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  • Writer's pictureLewis Grunfeld, CPA

The Expat’s Guide to IRS Form 8938

Navigating the complexities of the U.S. tax system can be daunting, especially for expatriates who hold assets overseas. One such complexity is IRS Form 8938, a form that requires U.S. taxpayers to report their foreign financial assets. Understanding this form is crucial for compliance and peace of mind while living abroad.

​Executive Summary

  • What is Form 8938: A requirement for U.S. taxpayers to report foreign financial assets.

  • Threshold Requirements: Vary by residency and filing status.

  • Penalties for Late Filing: Can be severe, including monetary fines and increased scrutiny from the IRS.

  • Filing Instructions: Step-by-step guidance through the form.


Understanding Form 8938

Form 8938, also known as the "Statement of Specified Foreign Financial Assets," is part of the FATCA (Foreign Account Tax Compliance Act) regulations. It requires U.S. taxpayers to report foreign financial assets if they exceed certain thresholds along with their personal tax return. This form helps the IRS assess taxpayers' international tax compliance.


Currency Conversion for Reporting on Form 8938

Assets reported in form 8938 need to be converted into USD. The IRS requires that you use the Treasury's Financial Management Service rate as of the last day of the year or, if it's not available, another verifiable exchange rate and disclose the source of that rate.

Expert Insight: Accurate currency conversion is crucial; errors can significantly impact reported values.

Threshold Requirements for Filing Form 8938

The filing requirements for Form 8938 are contingent upon your tax filing status and residency. Here's a simplified chart to help you determine if you need to file:

Filing Status

Living in the U.S.

Living Abroad

Single and Married Filing Separately

Assets over $50,000 on the last day of the tax year or more than $75,000 at any time during the year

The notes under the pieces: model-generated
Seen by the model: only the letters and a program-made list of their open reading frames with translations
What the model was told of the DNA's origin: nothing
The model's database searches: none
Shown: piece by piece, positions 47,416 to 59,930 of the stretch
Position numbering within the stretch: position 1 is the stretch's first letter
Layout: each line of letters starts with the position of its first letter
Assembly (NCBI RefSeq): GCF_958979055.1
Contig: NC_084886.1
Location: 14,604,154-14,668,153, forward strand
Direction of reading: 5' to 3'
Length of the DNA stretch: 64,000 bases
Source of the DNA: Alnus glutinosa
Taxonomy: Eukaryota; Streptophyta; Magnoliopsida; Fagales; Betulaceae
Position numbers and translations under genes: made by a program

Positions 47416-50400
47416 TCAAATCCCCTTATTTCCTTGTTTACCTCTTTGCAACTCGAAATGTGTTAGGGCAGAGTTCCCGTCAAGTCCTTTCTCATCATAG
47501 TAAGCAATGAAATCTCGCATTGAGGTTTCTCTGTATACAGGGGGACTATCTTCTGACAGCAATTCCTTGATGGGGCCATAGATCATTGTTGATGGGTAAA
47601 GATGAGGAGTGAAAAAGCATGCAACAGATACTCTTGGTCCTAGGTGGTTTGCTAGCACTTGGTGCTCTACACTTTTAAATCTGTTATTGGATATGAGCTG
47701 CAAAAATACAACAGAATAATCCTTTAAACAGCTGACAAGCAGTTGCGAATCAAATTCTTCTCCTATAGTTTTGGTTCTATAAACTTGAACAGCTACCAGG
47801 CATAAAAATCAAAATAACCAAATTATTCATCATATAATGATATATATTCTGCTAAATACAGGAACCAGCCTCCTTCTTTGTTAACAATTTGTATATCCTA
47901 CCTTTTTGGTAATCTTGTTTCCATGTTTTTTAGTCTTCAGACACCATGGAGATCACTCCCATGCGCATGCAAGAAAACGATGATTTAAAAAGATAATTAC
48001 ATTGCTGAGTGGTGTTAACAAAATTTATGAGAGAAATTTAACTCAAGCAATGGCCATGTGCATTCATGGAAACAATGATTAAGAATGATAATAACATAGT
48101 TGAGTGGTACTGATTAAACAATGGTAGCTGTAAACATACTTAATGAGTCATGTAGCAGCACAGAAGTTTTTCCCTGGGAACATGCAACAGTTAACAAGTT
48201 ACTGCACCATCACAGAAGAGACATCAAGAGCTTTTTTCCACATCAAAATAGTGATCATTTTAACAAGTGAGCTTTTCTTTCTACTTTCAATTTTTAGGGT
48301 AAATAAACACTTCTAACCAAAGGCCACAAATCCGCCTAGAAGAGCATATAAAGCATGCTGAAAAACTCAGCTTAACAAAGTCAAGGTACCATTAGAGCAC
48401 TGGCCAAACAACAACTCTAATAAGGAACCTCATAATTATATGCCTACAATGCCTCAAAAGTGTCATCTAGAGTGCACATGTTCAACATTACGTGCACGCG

Assets over $200,000 on the last day of the tax year or more than $300,000 at any time during the year

Married Filing Jointly

Assets over $100,000 on the last day of the tax year or more than $150,000 at any time during the year

Assets over $400,000 on the last day of the tax year or more than $600,000 at any time during the year

Late Filing Form 8938 Penalties

Failure to file Form 8938 can result in a penalty of $10,000, and an additional $10,000 for every 30 days of non-filing after IRS notification, up to $50,000. Moreover, underpayment of tax attributable to non-disclosed assets can be penalized at 40%.

Expert Insight: Penalties for not reporting can be substantial, reflecting the seriousness with which the IRS views these disclosures.

Difference Between FBAR and Form 8938

While both the FBAR and Form 8938 require the reporting of foreign assets, they serve different purposes and have different thresholds, filing dates, and requirements. Here's a comparison chart:

Form 8938

FBAR (FinCEN Form 114)

Who Must File

Taxpayers with specified foreign financial assets exceeding certain thresholds

Any U.S. person with foreign bank accounts totaling more than $10,000 at any time during the calendar year

Where to File

Attached to annual tax returns and filed with the IRS

Electronically through FinCEN's BSA E-Filing System

Filing Deadline

Filed with the tax return, typically April 15, with possible extensions

April 15, with an automatic extension to October 15

Instructions to Completing IRS Form 8938

Personal Information and Filer Type (Lines 1-4)

  • Personal Information: Enter your name and TIN (SSN, ITIN, or EIN) as shown on your tax return.

  • Filer Status: Indicate whether you're filing as an individual, partnership, corporation, or trust. For entities, provide the TIN of the controlling individual or beneficiary.

Asset Summaries (Parts I and II)

  • Foreign Accounts: In Part I, summarize all foreign deposit and custodial accounts, including the number of accounts and their total maximum values. Indicate any account closures.

  • Other Foreign Assets: In Part II, list the total number of other foreign financial assets and their aggregate maximum values. Note any acquisitions or disposals.

Detailed Information and Reporting (Parts V and VI)

  • Account Details: For each account, provide specifics such as account type, number, institution details, and maximum value. Include currency conversion details if applicable.

  • Other Assets: Describe each non-account asset, its maximum value, and related transactions. For stocks or interests in foreign entities, include names, GIINs, and addresses.

Need Help With IRS Form 8938?

At CPAs for Expats, we specialize in helping US expats stay complaint with their US tax obligations. Our low fees and 4.9/5 rating on independent review platforms attests to our commitment to excellence and client satisfaction. Contact us today, and let our experts simplify your tax management process, providing peace of mind and significant savings!


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